Isles Acquire Halak; Finally Have Their #1?
Islanders GM Garth Snow had fans doing their best Joe Thornton impression today, grabbing Slovak stopper Jaroslav Halak from Washington in exchange for a fourth round pick.
Halak is an unrestricted free agent in July; but hopes are high the club is on course to secure the #1 netminder it has so badly needed since Rick DiPietro’s body turned to glass.
Whilst there is much to do before any deal gets done; this might be the most significant transaction in the clubs recent history.
Halak is coming to the end of a 4 year, $15 million contract. Controversially dealt to St Louis in the summer of 2010, the Blues wasted little time locking him up but his time in Missouri can be described as, at best, mixed.
Despite winning 27 games in his first season, Halak struggled to fully grasp the starting role. He posted very respectable 1.97 GAA and .926 save percentage in 2011/12, but split time with a resurgent Brian Elliott. A torrid run during the lock out shortened 2013 season saw the American take the reigns, and despite a return to form this year he was eventually dealt to Buffalo, along with Chris Stewart, in exchange for Ryan Miller. The Sabres subsequently flipped the Bratislava native to Washington as part of their ‘burn it to the ground’ rebuild, where controversy followed as the Caps missed the post season for the first time since 2007.
But perhaps the most damning statistic of all is that he has played just two play-off games his career defining run in 2010, when he helped the Canadiens knock off Washington and Pittsburgh en route to the Eastern Conference final.
The test for Halak now is to prove he is a legitimate NHL starter again. On Long Island, he would have that chance.
His agent, Allan Walsh, has said he would consider signing long term for the Islanders. The club has no shortage of cap space (reaching the cap floor has been an issue in the past…) and has needed a bona fide #1 since DiPietro’s last full season in 2008.
While Evgeni Nabokov has proved to be a useful, if streaky, stop gap, he was never anything more than a short term solution and neither Kevin Poulin nor Anders Nilsson, who will not be back next season anyway, managed to instill much confidence when the veteran Russian was sidelined through injury this year.
At 28, Halak is perfectly placed to join a franchise stacked with young talent and looking to legitimise itself again.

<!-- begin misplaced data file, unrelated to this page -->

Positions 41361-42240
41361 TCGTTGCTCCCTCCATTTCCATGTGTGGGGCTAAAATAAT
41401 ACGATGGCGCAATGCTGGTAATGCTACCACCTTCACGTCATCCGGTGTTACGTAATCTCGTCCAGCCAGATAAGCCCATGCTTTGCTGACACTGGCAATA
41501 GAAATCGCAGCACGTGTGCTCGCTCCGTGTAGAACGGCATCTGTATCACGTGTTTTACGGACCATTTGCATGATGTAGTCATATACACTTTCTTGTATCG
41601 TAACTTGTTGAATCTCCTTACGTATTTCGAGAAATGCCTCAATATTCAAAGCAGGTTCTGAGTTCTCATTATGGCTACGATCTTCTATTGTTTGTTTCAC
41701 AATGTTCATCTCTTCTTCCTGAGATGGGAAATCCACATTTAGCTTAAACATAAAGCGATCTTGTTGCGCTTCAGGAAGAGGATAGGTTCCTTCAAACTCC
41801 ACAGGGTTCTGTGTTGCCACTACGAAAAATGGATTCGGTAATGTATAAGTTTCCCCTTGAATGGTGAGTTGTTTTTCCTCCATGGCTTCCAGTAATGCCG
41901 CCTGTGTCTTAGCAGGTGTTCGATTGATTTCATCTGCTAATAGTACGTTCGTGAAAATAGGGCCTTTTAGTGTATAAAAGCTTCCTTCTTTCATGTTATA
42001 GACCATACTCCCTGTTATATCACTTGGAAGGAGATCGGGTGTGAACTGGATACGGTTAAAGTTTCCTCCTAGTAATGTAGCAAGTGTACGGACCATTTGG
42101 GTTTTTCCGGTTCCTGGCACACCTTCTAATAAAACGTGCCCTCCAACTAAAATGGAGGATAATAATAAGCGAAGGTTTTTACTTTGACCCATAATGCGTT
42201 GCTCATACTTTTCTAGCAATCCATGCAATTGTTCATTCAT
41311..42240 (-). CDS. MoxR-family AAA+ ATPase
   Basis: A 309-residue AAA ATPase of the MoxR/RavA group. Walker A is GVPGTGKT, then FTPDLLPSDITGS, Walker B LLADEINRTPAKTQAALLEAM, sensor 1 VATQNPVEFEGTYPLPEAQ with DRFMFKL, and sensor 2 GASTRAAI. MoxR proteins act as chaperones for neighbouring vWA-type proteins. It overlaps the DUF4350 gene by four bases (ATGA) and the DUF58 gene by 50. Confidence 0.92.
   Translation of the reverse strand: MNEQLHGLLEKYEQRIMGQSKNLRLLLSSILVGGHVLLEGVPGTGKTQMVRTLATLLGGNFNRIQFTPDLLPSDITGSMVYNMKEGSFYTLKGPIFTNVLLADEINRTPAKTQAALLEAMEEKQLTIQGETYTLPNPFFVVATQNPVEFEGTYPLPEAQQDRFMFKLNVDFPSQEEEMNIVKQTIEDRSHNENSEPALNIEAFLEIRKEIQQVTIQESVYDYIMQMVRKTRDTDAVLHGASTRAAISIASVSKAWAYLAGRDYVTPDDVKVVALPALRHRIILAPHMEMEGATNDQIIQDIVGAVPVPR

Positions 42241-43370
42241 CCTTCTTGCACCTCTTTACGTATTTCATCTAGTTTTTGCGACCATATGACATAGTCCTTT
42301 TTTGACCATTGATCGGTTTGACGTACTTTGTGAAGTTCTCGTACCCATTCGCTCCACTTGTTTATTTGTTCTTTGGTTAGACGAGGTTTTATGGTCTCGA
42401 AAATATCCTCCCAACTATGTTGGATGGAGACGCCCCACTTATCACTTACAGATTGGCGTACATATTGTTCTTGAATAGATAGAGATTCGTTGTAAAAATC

At worst, Halak provides league average goaltending – at his best he can carry a team for a period of weeks. Either of these scenarios holds significant appeal to a club whose defensive effort has been shambolic at times.
It feels like an almost perfect situation for both parties. Halak can sign a long term deal at a club where he will be ‘the guy’ outright, while the Islanders plug one of their biggest holes.
Of course the wider implication for the Islanders is that a team with a genuine #1 goaltender tends to be a more competitive force – which in turn is a lot easier to sell when the franchise moves to Brooklyn in 2015; because who wants to watch a losing team?
Garth Snow has taken a lot of heat from the Islanders fan base over the past few seasons. If the trade for Thomas Vanek angered fans; the return from his deadline day move to Montreal sent them in to meltdown (despite some potential upside to the deal down the road). It has cast an even longer shadow over Snow’s tenure; despite some very respectable moves given the circumstances he has had to deal with.
Lost in the rage is the way he has actually helped steer the ship back towards the promised land of the post season; turning Nabokov and veteran blue liner Lubomir Visnovsky in to ‘believers’ along the way. Once upon a time, they didn’t even want to report to Long Island! If Snow can do the same with Halak, not only has he secured the clubs future between the pipes for years to come – he’s done it for a 4th round pick.
The Islanders were always likely to be a big player in this summer goalie market – everyone knew they needed to address the situation. What Snow has done here may prove to be the best transaction of his managerial career.
If they can get a deal done.